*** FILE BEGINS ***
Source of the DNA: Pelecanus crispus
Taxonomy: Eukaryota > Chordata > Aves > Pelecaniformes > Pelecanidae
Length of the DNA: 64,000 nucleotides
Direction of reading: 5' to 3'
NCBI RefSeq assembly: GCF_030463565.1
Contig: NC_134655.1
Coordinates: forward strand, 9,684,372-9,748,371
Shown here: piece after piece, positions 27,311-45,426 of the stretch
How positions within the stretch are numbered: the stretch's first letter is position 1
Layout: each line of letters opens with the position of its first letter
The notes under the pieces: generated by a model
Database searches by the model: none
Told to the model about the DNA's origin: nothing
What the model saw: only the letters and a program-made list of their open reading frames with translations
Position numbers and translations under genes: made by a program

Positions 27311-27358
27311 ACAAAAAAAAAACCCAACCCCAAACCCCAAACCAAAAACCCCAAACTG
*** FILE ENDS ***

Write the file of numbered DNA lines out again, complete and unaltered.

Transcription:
Source of the DNA: Pelecanus crispus
Taxonomy: Eukaryota > Chordata > Aves > Pelecaniformes > Pelecanidae
Length of the DNA: 64,000 nucleotides
Direction of reading: 5' to 3'
NCBI RefSeq assembly: GCF_030463565.1
Contig: NC_134655.1
Coordinates: forward strand, 9,684,372-9,748,371
Shown here: piece after piece, positions 27,311-45,426 of the stretch
How positions within the stretch are numbered: the stretch's first letter is position 1
Layout: each line of letters opens with the position of its first letter
The notes under the pieces: generated by a model
Database searches by the model: none
Told to the model about the DNA's origin: nothing
What the model saw: only the letters and a program-made list of their open reading frames with translations
Position numbers and translations under genes: made by a program

Positions 27311-27358
27311 ACAAAAAAAAAACCCAACCCCAAACCCCAAACCAAAAACCCCAAACTG